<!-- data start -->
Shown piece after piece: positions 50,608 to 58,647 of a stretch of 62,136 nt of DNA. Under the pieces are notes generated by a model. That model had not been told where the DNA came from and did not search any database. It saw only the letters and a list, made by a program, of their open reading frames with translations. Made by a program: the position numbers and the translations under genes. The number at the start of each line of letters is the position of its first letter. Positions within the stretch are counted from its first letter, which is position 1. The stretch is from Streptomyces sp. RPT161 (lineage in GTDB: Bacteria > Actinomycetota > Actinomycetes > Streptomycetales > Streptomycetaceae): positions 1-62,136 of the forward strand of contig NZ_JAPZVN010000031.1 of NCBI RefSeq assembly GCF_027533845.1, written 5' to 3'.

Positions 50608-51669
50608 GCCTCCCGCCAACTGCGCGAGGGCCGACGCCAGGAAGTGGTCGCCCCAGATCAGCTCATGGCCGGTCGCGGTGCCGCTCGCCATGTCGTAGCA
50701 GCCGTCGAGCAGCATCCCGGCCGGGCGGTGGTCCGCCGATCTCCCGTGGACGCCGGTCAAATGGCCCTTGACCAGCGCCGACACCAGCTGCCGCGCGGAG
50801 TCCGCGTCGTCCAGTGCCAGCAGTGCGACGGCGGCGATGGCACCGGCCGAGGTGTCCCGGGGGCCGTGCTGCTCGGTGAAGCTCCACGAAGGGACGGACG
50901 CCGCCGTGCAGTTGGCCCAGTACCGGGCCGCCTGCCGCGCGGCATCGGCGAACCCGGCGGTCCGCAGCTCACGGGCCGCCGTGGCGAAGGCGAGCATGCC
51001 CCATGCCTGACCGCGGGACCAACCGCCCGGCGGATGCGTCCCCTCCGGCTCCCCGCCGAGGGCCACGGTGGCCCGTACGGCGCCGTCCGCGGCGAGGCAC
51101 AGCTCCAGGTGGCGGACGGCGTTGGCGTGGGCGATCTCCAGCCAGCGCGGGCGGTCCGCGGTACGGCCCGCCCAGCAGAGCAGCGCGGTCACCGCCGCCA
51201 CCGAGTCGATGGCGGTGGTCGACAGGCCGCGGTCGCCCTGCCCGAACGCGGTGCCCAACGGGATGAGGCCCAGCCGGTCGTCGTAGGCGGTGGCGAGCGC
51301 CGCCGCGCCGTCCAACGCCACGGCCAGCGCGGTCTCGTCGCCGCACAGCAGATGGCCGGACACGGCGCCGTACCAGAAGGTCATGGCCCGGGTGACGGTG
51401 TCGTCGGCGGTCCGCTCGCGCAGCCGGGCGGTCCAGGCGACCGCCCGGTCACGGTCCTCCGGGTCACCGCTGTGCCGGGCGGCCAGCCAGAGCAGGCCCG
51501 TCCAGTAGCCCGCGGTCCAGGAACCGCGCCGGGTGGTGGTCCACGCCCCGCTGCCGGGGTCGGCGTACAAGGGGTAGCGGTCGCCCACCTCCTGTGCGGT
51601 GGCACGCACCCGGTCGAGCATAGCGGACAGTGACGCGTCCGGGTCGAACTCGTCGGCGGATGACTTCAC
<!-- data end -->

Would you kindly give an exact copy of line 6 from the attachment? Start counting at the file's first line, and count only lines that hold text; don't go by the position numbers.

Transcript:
50901 CCGCCGTGCAGTTGGCCCAGTACCGGGCCGCCTGCCGCGCGGCATCGGCGAACCCGGCGGTCCGCAGCTCACGGGCCGCCGTGGCGAAGGCGAGCATGCC